Sunday, January 24, 2010

The outrage is here

To the IAM blog as to its post titled Where is the outrage?, to be filed under "you won't find it if you don't look for it" :

Of --loud and clear from a variety of voices that it is absolutely essential --, there have been plenty of publications advocating proper resources for the USPTO, if you bother to look for them.

For example, Joe Hosteny wrote in Intellectual Property Today in August 2009:

The nominee [Kappos] backs the Patent Reform Act, including post-grant review, and "reforming" (Newspeak: reducing) reasonable royalties. The funding woes of the Patent Office are apparent to everyone, but the nominee had nothing to say about this problem in his testimony. No director -- other than God -- could run a PTO without the money. The problem continues to exist. See Orin Hatch and Paul Otellini's "Opinion: Fully Funding the Patent Office is a Key to Economic Recovery," 4 in the Mercury News. As Lawrence Ebert says in his blog, get the job done right in the first place. 5 If you want to build a better car, do the job right on the assembly line, not after the car is built. That is the lesson that Toyota and Professor W. Edwards Deming taught everyone. The notion of repairing patents after the fact, in a Patent Office that hasn't the tools to do the job right in the first place, would be laughable if it weren't so sad.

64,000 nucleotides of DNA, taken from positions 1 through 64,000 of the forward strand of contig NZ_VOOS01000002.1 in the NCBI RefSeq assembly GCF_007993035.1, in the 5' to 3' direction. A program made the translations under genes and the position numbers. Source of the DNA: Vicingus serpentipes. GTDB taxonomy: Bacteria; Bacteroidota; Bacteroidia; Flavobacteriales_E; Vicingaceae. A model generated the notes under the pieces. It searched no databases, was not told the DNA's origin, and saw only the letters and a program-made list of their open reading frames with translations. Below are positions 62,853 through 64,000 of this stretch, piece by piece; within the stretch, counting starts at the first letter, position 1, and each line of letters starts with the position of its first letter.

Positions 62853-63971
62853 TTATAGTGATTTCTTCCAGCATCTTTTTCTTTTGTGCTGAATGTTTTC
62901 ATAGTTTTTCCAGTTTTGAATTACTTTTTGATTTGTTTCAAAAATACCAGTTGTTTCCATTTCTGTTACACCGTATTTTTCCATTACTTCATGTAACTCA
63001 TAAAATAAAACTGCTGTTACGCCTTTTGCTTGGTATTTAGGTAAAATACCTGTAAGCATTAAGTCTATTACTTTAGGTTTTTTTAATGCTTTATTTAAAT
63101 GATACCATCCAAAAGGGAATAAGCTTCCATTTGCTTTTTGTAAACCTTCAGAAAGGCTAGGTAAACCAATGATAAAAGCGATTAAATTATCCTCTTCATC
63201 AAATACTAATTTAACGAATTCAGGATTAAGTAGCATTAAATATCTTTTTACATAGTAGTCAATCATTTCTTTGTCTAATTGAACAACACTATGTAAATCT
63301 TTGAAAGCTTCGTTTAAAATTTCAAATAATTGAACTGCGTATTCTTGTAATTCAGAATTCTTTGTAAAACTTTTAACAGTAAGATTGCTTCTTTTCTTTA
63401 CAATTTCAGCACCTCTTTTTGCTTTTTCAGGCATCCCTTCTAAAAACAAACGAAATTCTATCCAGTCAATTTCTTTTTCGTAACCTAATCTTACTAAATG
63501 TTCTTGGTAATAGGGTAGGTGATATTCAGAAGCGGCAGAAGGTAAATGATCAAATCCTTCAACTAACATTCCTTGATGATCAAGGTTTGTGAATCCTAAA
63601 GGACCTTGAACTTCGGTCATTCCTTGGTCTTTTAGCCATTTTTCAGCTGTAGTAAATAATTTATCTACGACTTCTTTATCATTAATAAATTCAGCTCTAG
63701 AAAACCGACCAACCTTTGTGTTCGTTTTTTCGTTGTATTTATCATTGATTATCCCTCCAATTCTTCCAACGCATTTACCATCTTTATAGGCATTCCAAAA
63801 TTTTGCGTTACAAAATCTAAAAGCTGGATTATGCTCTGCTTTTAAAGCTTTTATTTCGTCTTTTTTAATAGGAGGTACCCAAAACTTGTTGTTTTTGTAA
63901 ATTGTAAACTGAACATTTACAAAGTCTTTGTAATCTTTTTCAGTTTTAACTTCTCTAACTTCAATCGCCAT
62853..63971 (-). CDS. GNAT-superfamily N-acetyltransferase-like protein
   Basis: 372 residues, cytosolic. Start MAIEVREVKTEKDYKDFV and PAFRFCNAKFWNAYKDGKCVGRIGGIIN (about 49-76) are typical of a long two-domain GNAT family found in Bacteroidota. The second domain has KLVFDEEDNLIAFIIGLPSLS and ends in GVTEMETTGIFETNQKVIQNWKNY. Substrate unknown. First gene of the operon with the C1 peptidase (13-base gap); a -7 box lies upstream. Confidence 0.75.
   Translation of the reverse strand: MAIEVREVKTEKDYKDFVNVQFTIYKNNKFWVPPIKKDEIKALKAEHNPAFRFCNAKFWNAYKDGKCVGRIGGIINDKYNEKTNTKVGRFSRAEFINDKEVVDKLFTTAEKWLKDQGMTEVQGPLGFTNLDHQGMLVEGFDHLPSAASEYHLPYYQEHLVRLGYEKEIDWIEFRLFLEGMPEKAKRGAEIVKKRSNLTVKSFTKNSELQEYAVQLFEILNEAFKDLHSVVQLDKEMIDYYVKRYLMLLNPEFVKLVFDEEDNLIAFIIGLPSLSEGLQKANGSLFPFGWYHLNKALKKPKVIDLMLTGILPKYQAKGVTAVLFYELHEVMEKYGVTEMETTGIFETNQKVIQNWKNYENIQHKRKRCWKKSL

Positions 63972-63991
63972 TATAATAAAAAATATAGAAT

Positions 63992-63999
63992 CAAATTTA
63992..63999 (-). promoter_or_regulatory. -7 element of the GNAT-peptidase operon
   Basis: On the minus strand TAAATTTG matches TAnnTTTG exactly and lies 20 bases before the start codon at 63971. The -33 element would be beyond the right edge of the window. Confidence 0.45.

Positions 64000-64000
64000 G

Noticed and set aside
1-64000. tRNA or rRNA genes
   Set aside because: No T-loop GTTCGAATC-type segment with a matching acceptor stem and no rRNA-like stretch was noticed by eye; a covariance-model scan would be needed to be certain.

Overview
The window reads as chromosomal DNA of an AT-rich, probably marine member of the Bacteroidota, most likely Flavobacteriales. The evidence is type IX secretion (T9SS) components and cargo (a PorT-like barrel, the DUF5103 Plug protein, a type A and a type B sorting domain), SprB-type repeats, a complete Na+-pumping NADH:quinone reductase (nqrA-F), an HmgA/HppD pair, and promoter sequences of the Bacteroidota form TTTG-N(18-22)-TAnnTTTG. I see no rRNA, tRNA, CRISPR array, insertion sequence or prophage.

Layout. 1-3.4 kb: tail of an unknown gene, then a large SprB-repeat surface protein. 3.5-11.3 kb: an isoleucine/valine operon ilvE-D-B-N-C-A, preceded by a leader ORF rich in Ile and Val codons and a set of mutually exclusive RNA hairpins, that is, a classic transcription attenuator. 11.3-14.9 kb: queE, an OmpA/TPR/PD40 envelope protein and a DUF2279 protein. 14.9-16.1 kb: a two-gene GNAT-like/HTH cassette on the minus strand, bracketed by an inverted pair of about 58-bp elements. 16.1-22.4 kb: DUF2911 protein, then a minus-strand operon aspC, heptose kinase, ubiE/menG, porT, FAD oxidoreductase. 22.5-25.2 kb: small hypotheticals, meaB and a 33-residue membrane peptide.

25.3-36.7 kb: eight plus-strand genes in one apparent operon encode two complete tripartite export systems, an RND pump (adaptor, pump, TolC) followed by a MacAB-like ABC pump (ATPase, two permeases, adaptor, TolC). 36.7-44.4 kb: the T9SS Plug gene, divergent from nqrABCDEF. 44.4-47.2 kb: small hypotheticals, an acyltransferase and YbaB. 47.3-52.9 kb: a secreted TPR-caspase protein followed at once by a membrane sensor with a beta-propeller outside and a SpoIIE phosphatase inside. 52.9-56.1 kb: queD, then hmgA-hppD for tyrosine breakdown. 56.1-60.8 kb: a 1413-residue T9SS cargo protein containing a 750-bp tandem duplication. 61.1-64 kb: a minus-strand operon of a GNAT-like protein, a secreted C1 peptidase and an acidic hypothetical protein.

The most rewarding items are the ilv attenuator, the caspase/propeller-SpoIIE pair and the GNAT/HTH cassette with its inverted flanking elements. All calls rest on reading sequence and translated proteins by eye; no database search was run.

I had written in "Intellectual Property Today" in November 2008:

In an article in Intellectual Property Today in October 2005 ("Things Are Not Always What They Seem To Be," page 20), I had written:

The patent "quality" issue is one of several motivating the reforms proposed within H.R. 2795, which will be much discussed in the coming months. In my opinion, the most direct approach is to end fee diversion, give the USPTO sufficient funds to do the job of examination, and then evaluate its performance.n10 Adding on new responsibilities for the USPTO, without resolving the issue of resources for its core function, is questionable policy. In the specific case of patent oppositions, the addition of a product inspection step when there are foreseeable, identifiable remedies to the production itself violates the basic teachings of Deming.

**See also


One can only assume you're doing your best Claude Rains impersonation (Gambling in Casablanca? I'm shocked.) when you say "that is a huge surprise to me." You have to be kidding!

also, as to Casablanca,

**Also, for one account on fee diversion, see the paper by Marla Page Grossman titled: Diversion of UsPTo User fees:
A TAx on innovATion
, which includes at page 7:

The recent restraint demonstrated by Congress in
not diverting user fees away from the USPTO is
very likely a direct result of the outrage expressed by
USPTO stakeholders about past diversion. Requir-
ing the USPTO user community to return to Con-
gress year after year to request that the user fees they
pay not be diverted is certainly no long-term solu-
tion. Moreover, such a system is antithetical to pro-
moting future desirable public-private partnerships.


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